- A writer named Magdalene Visaggio recently used FaceApp and Airbrush to generate convincing portraits of early U.S. presidents.
- "Deepfake" technology has improved drastically in recent years, and some countries are already experiencing how it can weaponized for political purposes.
- It's currently unknown whether it'll be possible to develop technology that can quickly and accurately determine whether a given video is real or fake.
The future of deepfakes<p>In 2018, Gabon's president Ali Bongo had been out of the country for months receiving medical treatment. After Bongo hadn't been seen in public for months, rumors began swirling about his condition. Some suggested Bongo might even be dead. In response, Bongo's administration released a video that seemed to show the president addressing the nation.</p><p>But the <a href="https://www.facebook.com/watch/?v=324528215059254" target="_blank">video</a> is strange, appearing choppy and blurry in parts. After political opponents declared the video to be a deepfake, Gabon's military attempted an unsuccessful coup. What's striking about the story is that, to this day, experts in the field of deepfakes can't conclusively verify whether the video was real. </p><p>The uncertainty and confusion generated by deepfakes poses a "global problem," according to a <a href="https://www.brookings.edu/research/is-seeing-still-believing-the-deepfake-challenge-to-truth-in-politics/#cancel" target="_blank">2020 report from The Brookings Institution</a>. In 2018, the U.S. Department of Defense released some of the first tools able to successfully detect deepfake videos. The problem, however, is that deepfake technology keeps improving, meaning forensic approaches may forever be one step behind the most sophisticated forms of deepfakes. </p><p>As the 2020 report noted, even if the private sector or governments create technology to identify deepfakes, they will:</p><p style="margin-left: 20px;">"...operate more slowly than the generation of these fakes, allowing false representations to dominate the media landscape for days or even weeks. "A lie can go halfway around the world before the truth can get its shoes on," warns David Doermann, the director of the Artificial Intelligence Institute at the University of Buffalo. And if defensive methods yield results short of certainty, as many will, technology companies will be hesitant to label the likely misrepresentations as fakes."</p>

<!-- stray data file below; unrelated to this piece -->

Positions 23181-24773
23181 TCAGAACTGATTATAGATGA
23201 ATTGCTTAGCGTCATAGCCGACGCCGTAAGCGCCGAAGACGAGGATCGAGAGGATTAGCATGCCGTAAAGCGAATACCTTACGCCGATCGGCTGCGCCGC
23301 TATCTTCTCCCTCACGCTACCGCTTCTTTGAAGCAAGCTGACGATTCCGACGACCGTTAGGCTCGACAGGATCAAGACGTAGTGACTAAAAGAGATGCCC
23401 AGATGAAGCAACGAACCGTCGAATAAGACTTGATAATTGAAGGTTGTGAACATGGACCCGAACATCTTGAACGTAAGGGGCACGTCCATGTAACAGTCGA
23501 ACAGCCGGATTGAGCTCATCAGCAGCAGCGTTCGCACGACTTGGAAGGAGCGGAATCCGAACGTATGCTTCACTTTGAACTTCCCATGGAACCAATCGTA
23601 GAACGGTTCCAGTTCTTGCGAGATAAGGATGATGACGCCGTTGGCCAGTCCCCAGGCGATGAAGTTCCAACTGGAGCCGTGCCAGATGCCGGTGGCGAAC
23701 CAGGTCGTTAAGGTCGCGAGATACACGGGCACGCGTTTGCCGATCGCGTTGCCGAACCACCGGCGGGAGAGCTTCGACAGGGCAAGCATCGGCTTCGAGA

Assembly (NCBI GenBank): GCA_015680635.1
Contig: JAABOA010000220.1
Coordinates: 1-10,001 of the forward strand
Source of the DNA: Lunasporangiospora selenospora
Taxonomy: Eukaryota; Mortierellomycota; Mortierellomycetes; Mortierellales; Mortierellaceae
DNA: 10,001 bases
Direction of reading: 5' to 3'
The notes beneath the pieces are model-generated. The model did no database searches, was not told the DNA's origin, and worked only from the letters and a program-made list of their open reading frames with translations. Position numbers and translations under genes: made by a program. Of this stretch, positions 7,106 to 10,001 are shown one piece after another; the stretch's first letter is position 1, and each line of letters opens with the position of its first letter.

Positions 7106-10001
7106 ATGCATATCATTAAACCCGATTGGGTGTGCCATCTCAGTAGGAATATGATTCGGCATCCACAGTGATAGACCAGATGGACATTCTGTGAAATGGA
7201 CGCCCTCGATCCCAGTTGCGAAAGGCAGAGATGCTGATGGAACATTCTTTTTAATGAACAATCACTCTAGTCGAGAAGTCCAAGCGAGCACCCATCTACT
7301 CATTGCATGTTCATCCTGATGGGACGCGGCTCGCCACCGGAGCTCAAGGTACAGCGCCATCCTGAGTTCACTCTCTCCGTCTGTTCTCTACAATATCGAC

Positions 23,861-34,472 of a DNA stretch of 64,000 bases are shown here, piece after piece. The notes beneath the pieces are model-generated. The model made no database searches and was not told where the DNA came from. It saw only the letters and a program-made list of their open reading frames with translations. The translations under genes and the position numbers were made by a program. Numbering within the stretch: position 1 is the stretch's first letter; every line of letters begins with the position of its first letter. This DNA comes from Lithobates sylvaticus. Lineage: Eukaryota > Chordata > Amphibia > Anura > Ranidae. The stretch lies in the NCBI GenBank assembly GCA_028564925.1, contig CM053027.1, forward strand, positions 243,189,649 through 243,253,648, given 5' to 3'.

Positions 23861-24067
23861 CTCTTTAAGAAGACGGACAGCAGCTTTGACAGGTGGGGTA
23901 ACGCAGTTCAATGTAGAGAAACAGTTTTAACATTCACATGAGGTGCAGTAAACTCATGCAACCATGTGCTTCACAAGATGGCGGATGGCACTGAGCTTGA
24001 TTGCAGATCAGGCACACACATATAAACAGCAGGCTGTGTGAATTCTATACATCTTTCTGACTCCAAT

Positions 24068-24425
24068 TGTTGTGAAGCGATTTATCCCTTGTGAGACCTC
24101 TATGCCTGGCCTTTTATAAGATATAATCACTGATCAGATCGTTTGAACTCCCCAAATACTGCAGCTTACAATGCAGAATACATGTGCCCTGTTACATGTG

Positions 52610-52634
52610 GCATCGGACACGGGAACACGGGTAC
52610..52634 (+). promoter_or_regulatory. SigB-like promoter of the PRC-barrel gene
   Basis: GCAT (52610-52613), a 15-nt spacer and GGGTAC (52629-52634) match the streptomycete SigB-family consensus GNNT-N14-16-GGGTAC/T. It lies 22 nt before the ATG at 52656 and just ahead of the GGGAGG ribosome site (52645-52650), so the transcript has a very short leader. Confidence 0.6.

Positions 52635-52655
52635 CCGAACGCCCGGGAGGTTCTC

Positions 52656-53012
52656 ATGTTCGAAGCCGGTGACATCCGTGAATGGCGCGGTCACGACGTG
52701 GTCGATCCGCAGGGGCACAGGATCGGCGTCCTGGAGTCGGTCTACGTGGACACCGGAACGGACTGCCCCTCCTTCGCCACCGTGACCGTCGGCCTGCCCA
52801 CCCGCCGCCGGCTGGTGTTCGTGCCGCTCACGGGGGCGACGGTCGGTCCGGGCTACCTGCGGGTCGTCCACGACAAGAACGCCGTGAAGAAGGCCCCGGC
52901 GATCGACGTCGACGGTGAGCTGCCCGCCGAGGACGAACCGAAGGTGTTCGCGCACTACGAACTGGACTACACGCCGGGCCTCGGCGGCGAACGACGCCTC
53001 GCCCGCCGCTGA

Context is everything.
The COVID-19 pandemic has introduced a number of new behaviours into daily routines, like physical distancing, mask-wearing and hand sanitizing. Meanwhile, many old behaviours such as attending events, eating out and seeing friends have been put on hold.
A new study looks at how images of coffee's origins affect the perception of its premiumness and quality.
- Images can affect how people perceive the quality of a product.
- In a new study, researchers show using virtual reality that images of farms positively influence the subjects' experience of coffee.
- The results provide insights on the psychology and power of marketing.